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The recommendation will now go to a meeting of UNESCO's World Heritage Committee for adoption. Alamy Stock Photo
Danger List

UN's cultural agency recommends putting Venice on heritage danger list

UNESCO said Venice risks ‘irreversible’ damage due to a string of issues ranging from climate change to mass tourism.

THE UN’S CULTURAL agency UNESCO today recommended that Venice be added to its list of world heritage in danger, saying the Italian authorities needed to step up efforts to secure the historic city and its surrounding lagoon.

UNESCO said in its recommendation that Venice risked “irreversible” damage due to a string of issues ranging from climate change to mass tourism. The recommendation will now go to a meeting of UNESCO’s World Heritage Committee in Riyadh in September for adoption.

“The effects of the continuing deterioration due to human intervention, including continuing development, the impacts of climate change and mass tourism threaten to cause irreversible changes to the outstanding universal value of the property,” said UNESCO.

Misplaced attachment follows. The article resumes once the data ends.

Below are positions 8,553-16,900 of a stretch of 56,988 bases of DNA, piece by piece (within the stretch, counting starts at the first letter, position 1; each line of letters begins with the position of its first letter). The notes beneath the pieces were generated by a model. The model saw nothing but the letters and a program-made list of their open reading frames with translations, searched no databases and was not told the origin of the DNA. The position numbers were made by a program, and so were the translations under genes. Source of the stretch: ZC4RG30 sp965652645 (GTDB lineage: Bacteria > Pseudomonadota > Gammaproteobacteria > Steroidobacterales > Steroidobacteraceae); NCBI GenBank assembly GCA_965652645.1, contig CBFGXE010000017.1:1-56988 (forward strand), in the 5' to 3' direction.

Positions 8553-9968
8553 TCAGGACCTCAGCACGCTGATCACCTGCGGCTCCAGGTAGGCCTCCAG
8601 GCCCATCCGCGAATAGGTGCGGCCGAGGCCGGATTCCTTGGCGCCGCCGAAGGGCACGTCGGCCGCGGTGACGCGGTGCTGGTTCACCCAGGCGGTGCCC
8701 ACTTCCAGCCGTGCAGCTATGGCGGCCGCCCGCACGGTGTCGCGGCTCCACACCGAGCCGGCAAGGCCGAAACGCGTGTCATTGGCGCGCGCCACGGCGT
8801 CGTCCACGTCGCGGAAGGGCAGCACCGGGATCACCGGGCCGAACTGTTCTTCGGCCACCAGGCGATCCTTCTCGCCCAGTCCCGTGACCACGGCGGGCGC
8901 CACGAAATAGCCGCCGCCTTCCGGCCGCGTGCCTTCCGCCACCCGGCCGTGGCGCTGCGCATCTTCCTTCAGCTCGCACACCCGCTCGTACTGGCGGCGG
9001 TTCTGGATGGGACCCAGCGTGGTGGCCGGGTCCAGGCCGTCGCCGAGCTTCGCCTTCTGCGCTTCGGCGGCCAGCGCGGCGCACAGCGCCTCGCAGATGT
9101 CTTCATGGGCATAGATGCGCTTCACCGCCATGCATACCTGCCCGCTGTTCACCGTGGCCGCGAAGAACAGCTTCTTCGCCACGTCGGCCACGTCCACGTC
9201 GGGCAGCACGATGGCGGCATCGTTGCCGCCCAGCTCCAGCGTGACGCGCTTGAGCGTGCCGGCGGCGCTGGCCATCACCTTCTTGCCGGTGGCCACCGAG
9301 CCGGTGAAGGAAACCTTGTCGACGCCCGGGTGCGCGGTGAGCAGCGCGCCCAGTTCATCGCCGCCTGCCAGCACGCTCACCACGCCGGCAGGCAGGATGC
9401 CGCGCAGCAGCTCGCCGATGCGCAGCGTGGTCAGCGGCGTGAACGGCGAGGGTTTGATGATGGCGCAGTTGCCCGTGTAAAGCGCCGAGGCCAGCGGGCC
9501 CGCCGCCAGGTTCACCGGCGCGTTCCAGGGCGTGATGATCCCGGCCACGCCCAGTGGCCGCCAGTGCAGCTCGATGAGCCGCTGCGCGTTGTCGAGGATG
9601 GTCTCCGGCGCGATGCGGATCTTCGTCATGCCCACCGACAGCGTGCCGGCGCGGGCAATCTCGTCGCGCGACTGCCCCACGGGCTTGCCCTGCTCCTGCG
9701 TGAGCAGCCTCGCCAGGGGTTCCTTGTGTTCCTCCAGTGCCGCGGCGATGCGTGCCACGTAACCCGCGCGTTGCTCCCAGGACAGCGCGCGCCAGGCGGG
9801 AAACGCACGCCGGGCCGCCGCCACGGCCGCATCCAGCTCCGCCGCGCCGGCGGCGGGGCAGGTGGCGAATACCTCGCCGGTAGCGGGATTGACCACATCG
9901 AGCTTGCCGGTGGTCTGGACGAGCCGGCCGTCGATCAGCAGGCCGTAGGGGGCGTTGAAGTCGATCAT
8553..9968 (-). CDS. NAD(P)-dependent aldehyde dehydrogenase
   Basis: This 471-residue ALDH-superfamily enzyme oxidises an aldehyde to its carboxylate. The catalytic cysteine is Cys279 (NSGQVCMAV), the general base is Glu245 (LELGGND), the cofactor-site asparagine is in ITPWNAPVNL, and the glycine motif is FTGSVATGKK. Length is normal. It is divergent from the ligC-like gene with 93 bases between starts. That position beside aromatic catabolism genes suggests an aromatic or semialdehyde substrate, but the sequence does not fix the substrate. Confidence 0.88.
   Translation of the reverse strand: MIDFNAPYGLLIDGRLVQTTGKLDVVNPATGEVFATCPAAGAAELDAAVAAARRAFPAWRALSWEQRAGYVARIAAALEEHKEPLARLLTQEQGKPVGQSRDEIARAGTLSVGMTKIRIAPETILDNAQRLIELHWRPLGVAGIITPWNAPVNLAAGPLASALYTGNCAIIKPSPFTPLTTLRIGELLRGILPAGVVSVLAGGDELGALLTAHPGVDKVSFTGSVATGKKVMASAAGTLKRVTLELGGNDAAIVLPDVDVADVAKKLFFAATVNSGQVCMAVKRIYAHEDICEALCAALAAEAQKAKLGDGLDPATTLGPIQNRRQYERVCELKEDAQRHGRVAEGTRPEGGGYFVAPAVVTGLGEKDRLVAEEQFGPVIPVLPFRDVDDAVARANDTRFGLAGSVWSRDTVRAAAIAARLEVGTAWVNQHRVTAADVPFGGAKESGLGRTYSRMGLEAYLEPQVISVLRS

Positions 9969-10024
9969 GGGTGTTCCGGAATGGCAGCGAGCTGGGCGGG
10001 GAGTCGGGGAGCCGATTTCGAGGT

“Some of these long-standing issues have already led to the deterioration of the inherent characteristics of the property and its attributes,” UNESCO said, warning that developments including high rise buildings risk “having significant negative visual impact”.

“Moreover, the combined effects of human induced and natural changes are causing deterioration and damage to build structures and urban areas,” it added.

It said that overall, there was a “lack of significant progress” by Italy in addressing these issues and this was further “hindered by a lack of overall joint strategic vision”.

A draft resolution prepared for adoption by the World Heritage Committee said there had not been “a significant level of progress in addressing the persistent and complex issues” and added measures proposed by Italy were “still insufficient and need to be further developed”.

UNESCO said it hoped inscription on the danger list “will result in greater dedication and mobilisation of local, national and international stakeholders.”

The World Heritage Committee, which oversees the awarding of the coveted World Heritage label to sites around the world, is due to meet in Riyadh from 10-25 September.

It is due to consider 53 new candidate sites for addition to the World Heritage List.

The “in danger” label aims to encourage the better preservation of the site for the future. In exceptional circumstances a site can be stripped of its World Heritage label if the steps are deemed unsatisfactory.

© AFP 202

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